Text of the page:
Armour cutting head

The cutter head sits on a plastic wedge retainer which then slides onto the tower rail. A plastic slot section is then attached above it to use as a guiderail for the tapper. An additional wedge is available to slot behind the cutting head, enabling the cutter to tilt forward and hit curved and angled glass surfaces at the desired 90 degrees. The wheel head itself contains only a single steel wheel , with no spares supplied in the box. As always, the wheel is lubricated before use.

The setting of the cutting head is quite versatile, with a large vertical range, and also a tilt feature, which lets you get in under teardrop shaped jar rim heads that other cutters cannot hit very well unhindered. The base arm has a curved adjustment groove, to allow you to provide a one-sided fixed stop position to the left, but on most jars and smaller bottles it’s in effect just a flat face so offers no real control over the spinning of a bottle or jar, nor does it help to maintain a good surface contact at all times with the cutting wheel by preventing backward or forward movement of the jar/bottle.backplate slot

To the right of the base is a slot , which captures the arm, allowing for a V-shaped holding stop central to the tower below the cutting head. This works fine in theory, but in reality the small lip just fails to retain the arm under even the slightest pressure and pops off –  It’s really useless! There is no fixing of the arm in this location, unlike the curve rail to the side. Neither position gives any real solidity to the bottle holding position, which is crucial in this design where you are in effect expecting to push the bottle/jar against a fixed cutting wheel, hold it on the base , and rotate the glass. This really just fails. Everything is too flimsy and loose to ensure a stable rotation at the correct pressure to ensure a consistent score line. Despite now being a confident and well practised bottle cutter, several attempts to use this cutter has failed to come up with a consistent score line of any acceptable quality comparable to other cutters, without resorting to a double handed guide-less rotation going backward and forward in multiple steps.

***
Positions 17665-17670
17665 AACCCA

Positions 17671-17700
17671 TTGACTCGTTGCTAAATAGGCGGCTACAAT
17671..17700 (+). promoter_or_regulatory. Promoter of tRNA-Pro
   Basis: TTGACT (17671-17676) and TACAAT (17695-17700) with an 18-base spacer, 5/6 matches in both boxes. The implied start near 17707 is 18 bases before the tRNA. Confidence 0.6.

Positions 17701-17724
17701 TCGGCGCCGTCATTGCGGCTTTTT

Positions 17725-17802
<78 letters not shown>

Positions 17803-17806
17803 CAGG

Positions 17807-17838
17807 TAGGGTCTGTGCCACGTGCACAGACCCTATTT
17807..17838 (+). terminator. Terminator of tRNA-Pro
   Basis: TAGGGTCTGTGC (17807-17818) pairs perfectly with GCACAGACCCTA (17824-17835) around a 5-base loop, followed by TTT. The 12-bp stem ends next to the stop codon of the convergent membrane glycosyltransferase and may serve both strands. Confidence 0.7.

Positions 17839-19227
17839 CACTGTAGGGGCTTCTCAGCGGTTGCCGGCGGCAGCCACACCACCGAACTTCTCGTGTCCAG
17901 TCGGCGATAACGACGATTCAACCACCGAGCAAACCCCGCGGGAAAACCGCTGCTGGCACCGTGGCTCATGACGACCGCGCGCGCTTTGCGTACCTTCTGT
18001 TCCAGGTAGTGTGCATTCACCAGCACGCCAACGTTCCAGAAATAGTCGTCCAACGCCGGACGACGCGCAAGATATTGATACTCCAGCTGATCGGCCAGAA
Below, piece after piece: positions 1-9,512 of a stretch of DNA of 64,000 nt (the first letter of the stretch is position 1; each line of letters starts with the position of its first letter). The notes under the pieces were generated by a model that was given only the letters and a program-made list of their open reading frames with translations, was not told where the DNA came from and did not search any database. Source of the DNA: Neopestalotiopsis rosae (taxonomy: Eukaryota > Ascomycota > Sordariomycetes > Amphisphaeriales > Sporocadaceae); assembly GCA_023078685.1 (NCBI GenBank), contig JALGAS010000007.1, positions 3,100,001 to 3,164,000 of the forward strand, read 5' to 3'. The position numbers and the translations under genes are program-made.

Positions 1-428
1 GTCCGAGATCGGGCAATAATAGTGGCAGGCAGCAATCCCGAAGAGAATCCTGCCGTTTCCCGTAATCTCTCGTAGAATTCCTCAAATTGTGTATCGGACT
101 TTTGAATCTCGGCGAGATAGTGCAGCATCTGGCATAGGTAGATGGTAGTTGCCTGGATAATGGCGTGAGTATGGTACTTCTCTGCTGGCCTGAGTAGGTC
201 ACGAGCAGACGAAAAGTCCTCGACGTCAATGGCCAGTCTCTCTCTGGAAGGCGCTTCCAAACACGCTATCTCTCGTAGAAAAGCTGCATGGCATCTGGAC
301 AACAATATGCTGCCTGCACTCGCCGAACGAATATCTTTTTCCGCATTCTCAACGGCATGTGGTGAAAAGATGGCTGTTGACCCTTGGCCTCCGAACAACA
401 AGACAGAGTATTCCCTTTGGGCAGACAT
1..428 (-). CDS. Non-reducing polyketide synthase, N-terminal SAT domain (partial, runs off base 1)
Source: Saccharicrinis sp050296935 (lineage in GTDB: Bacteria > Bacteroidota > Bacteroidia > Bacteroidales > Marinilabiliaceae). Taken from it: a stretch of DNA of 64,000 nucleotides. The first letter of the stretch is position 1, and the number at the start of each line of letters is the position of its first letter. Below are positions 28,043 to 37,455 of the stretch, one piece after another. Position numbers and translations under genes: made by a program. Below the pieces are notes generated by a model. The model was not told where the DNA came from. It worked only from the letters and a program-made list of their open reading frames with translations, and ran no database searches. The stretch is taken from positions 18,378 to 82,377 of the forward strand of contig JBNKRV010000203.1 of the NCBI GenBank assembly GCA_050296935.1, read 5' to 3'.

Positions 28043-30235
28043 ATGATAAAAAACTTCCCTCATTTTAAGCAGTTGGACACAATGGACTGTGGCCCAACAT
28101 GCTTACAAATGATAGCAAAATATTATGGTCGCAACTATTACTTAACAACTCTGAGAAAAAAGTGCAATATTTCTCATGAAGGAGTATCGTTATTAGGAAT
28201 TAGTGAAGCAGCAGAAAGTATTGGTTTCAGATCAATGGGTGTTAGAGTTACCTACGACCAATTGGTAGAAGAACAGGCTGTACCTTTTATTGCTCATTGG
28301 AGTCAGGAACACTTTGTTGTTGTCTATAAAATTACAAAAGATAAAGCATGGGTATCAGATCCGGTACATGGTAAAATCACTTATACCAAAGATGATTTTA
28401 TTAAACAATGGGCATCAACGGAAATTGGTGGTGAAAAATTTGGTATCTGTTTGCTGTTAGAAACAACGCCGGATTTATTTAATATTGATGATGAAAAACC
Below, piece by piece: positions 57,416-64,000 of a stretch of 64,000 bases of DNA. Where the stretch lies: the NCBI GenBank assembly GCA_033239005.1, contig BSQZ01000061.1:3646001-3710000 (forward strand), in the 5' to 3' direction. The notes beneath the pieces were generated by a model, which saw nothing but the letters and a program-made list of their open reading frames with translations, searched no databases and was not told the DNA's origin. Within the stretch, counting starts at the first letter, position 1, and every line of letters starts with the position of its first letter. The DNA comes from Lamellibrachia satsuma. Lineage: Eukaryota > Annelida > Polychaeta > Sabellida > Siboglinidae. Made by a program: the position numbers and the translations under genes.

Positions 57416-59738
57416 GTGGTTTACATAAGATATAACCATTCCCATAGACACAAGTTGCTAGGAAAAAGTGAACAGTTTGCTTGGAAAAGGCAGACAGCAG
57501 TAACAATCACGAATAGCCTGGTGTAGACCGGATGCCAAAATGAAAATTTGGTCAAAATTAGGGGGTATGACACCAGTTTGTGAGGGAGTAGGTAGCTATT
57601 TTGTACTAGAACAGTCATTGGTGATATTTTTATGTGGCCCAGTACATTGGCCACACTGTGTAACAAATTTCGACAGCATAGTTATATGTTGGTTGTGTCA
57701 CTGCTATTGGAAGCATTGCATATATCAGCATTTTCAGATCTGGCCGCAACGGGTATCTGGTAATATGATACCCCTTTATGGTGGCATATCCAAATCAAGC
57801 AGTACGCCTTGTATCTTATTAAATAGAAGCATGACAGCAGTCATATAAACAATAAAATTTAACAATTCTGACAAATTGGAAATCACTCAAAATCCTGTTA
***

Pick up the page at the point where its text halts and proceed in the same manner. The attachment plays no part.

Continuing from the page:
The whole design, in my opinion, is severely compromised by it’s lack of firm control and flimsy construction. It’s a real disappointment, as it looked like it was a natural for teardrop shaped bottles and jars, a couple of which I had kept back for it’s trial. I don’t like to be too negative in outlook, but this device really doesn’t cut the mustard, and would be very off-putting to anyone buying it to try the hobby. It’s off to the loft to gather dust, as I’m honestly reluctant to even pass it on or sell it on eBay. The accompanying book of glass designs is quite good, and worth a read to get some colourful ideas, though there’s little evidence of clean cut edges in there without heavy garnishing of polymer clay and paint – a hint of what’s in store maybe? I’ve only found one video online so far with this device in use, which was actually a promotional sales video for the product, and the ‘expert’ demonstration there was a a poor one also, with a poor finish demonstrated. Why it was put out instead of re-shot, I’m left wondering!  I’d really love to be proven wrong with this cutter, and see some video of it being used very successfully. If you find any, let me know!

Pros: instructional design book is worth a few £s for ideas and information

Cons: flimsy, bad design, lacks any confident control, poor operation, one cutting wheel

Overall Score: 2/10

Ephrem’s bottle cutter kit

Looking at various video clips on youtube, and reading a few sites and reviews, I’ve chosen the Ephrem’s bottle cutter, which is the horizontal type. It certainly appeared to have the most easily controlled and stable action compared to the vertical plastic one and the bottleneck suspended ones. Both hands are free to firmly apply pressure and rotate the bottle easily. The website itself shows the method clearer than I could describe: 

Ephrem's bottle cutter jig

Overall, on first impressions, I’m impressed with the stability and firmness of the base grips, the rotation of the wheels and end stop. This should give the best chance of a clean cutting line.